Phencyclidine and related compounds

Historical background

Phencyclidine (PCP) was first developed as a dissociative anaesthetic in the 1950s, but its use was mainly confined to veterinary anaesthesia after it had been established that it caused delirium and hallucinations in patients undergoing anaesthesia. A closely related congener, ketamine, is however still used clinically, especially in children, as a dissociative anaesthetic, as such psychotomimetic effects are minimal. Both drugs produce intense analgesia, amnesia and finally anaesthesia after intravenous administration. Recovery from ketamine-induced anaesthesia is nevertheless often accompanied by nightmares and occasionally hallucinations, many patients also experiencing delirium and excitement.

Phencyclidine has been favoured as an illicit drug of abuse for some 20 years, but such a use appears to have declined recently owing to the availability of relatively inexpensive cocaine. The drug has the street names of "PCP", ''angel dust' and ''crystal''. The structures of phencyclidine and ketamine are shown in Figure 15.7.

Both phencyclidine and ketamine are arylcyclohexylamines with stimulant, depressant, hallucinogenic and analgesic properties. In man, small doses produce signs of intoxication, as shown by staggering gait, slurred speech and nystagmus. Higher doses also cause sweating, a catatonic rigidity and disorientation; drowsiness and apathy may also be apparent. Such a state is sometimes accompanied by physical aggression. As such drugs are potent amnestic agents, the individual may be unaware of violent acts on recovering from the effects of the drug. Increasing doses lead to anaesthesia and eventually coma. Heart rate and blood pressure are elevated and the individual shows hypersalivation, fever and muscular rigidity. Convulsions may occur at high doses. The effects of a single dose may last 4 to 6 hours; perceptual disturbances, disorientation and intense anxiety commonly occur.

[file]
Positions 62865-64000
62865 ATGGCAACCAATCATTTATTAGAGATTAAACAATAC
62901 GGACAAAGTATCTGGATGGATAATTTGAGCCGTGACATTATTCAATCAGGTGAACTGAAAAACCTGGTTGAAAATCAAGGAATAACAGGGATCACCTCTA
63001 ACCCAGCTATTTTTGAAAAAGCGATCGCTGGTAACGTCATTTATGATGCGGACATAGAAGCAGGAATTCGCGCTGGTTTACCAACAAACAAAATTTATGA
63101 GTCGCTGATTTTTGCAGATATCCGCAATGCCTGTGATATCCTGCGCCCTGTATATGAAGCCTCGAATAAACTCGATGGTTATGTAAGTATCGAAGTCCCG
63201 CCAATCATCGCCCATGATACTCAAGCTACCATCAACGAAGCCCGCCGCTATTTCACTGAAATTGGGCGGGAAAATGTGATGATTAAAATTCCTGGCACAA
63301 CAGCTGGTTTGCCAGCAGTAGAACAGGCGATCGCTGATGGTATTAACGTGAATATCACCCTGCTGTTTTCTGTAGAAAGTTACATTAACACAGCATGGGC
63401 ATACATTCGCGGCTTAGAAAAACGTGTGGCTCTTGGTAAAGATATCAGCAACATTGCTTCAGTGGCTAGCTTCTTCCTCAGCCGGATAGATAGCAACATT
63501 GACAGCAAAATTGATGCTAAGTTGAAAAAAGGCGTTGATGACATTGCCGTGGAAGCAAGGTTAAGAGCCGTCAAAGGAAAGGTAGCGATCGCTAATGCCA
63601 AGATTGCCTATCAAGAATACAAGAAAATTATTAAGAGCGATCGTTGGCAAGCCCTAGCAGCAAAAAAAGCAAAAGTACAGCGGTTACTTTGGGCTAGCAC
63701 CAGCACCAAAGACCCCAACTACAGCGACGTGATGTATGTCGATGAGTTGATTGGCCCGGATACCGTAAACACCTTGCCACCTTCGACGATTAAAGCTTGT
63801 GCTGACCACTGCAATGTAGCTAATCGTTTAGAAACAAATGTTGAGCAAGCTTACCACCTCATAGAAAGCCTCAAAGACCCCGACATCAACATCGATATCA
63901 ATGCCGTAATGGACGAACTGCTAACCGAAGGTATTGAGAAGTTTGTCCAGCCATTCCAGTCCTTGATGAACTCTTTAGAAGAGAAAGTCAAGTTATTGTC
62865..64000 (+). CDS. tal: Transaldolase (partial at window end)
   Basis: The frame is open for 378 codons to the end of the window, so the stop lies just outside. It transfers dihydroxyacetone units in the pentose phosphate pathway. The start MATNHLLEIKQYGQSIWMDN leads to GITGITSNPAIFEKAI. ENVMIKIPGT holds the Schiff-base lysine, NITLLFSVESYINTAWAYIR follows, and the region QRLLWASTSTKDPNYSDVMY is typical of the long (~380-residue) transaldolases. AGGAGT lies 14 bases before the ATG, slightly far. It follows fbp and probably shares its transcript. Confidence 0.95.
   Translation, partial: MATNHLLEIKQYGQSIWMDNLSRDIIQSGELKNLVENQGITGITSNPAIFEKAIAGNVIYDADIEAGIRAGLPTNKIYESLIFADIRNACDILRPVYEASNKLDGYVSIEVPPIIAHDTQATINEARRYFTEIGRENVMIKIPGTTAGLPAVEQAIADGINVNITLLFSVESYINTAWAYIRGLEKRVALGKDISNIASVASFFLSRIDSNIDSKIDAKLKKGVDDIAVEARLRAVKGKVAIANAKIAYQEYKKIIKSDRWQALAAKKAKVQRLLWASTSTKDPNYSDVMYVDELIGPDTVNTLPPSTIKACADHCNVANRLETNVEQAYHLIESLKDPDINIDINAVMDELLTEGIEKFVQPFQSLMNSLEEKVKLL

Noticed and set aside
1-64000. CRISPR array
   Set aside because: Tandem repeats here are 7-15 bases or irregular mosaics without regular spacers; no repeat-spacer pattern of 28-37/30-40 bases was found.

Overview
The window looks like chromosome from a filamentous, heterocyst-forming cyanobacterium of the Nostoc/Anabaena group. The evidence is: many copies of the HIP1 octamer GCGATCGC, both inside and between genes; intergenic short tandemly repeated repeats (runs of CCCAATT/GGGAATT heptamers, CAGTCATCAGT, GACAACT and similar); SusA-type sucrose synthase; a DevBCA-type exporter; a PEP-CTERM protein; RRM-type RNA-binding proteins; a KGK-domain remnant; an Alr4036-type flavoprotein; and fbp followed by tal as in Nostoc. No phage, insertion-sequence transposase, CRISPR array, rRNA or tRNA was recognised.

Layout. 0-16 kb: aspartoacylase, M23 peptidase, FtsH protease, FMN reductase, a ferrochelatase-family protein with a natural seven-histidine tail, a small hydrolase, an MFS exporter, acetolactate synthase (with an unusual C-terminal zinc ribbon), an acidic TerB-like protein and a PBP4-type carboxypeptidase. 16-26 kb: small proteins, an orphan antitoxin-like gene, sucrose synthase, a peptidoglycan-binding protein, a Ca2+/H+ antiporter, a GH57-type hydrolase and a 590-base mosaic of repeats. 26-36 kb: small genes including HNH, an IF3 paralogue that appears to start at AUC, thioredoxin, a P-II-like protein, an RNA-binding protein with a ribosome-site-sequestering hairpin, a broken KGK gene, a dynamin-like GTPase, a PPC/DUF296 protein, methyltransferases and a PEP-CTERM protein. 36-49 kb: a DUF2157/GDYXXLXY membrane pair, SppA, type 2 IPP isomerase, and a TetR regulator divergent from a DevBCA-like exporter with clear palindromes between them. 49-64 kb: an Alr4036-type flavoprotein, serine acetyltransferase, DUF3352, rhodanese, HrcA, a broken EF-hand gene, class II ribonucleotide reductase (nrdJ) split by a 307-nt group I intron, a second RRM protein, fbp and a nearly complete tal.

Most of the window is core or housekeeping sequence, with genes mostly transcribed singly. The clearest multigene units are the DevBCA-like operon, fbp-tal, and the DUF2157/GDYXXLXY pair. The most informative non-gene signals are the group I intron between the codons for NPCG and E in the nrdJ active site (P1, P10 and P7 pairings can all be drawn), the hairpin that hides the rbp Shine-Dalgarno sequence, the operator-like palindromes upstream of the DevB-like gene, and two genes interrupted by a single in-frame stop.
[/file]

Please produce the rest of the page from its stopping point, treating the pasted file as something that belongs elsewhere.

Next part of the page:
Mode of action

Both phencyclidine and ketamine bind with high affinity to a number of receptors in the brain, but it is now accepted that the primary target is the sigma-PCP receptor site located in the ion channel of the NMDA excitatory amino acid receptor complex. The precise function of this receptor in the brain is still the subject of debate. It is now known that there are two distinct sigma receptor sites in the mammalian brain (a1 and a2) which are not associated with the NMDA receptor complex. Haloperidol and the atypical neuroleptic remoxipride bind with high affinity to such sites, and it has been postulated that some typical and atypical neuroleptics may owe some of their pharmacological effects to their action on such receptors.

Considerable attention is now being paid to the way in which phencyclidine and ketamine block the ion channel controlled by the NMDA receptor. This prevents the movement of calcium ions in particular into the cell which, in the case of the NMDA receptors situated in the hippocampus, inhibits long-term potentiation and thereby blocks memory

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Figure 15.7. Structures of the psychotomimetic compound phencyclidine and the structurally related dissociative anaesthetic ketamine.

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Figure 15.7. Structures of the psychotomimetic compound phencyclidine and the structurally related dissociative anaesthetic ketamine.

formation. These drugs can also exhibit a neuroprotective effect against nerve cell damage arising from cerebral hypoxia. Such an action is of potential importance in the future development of drugs to prevent brain damage that arises as a consequence of stroke.

The pronounced effects of phencyclidine on locomotor activity in both animals and man, and the psychotomimetic effects in man, may be a consequence of its facilitatory effects on dopaminergic transmission, particularly in mesolimbic regions of the brain. This is unlikely to be due to a direct effect of the drug on dopamine receptors, but is probably due to its action on NMDA heteroceptors on dopaminergic terminals in these brain regions.

After chronic use, the drug appears to have an extended half-life of up to 3 days. This is due to the extensive enterohepatic circulation combined with the increased concentration of its metabolites, some of which are pharmacologically active.

Tolerance and dependence

Tolerance to the effects of phencyclidine develops in both animals and man. A slight physical dependence has been reported in man, characterized by a craving for the drug, persistent amnesia, slurred speech and difficulty in thinking, which may last up to 1 year after discontinuing the drug. Severe personality changes have also been reported.

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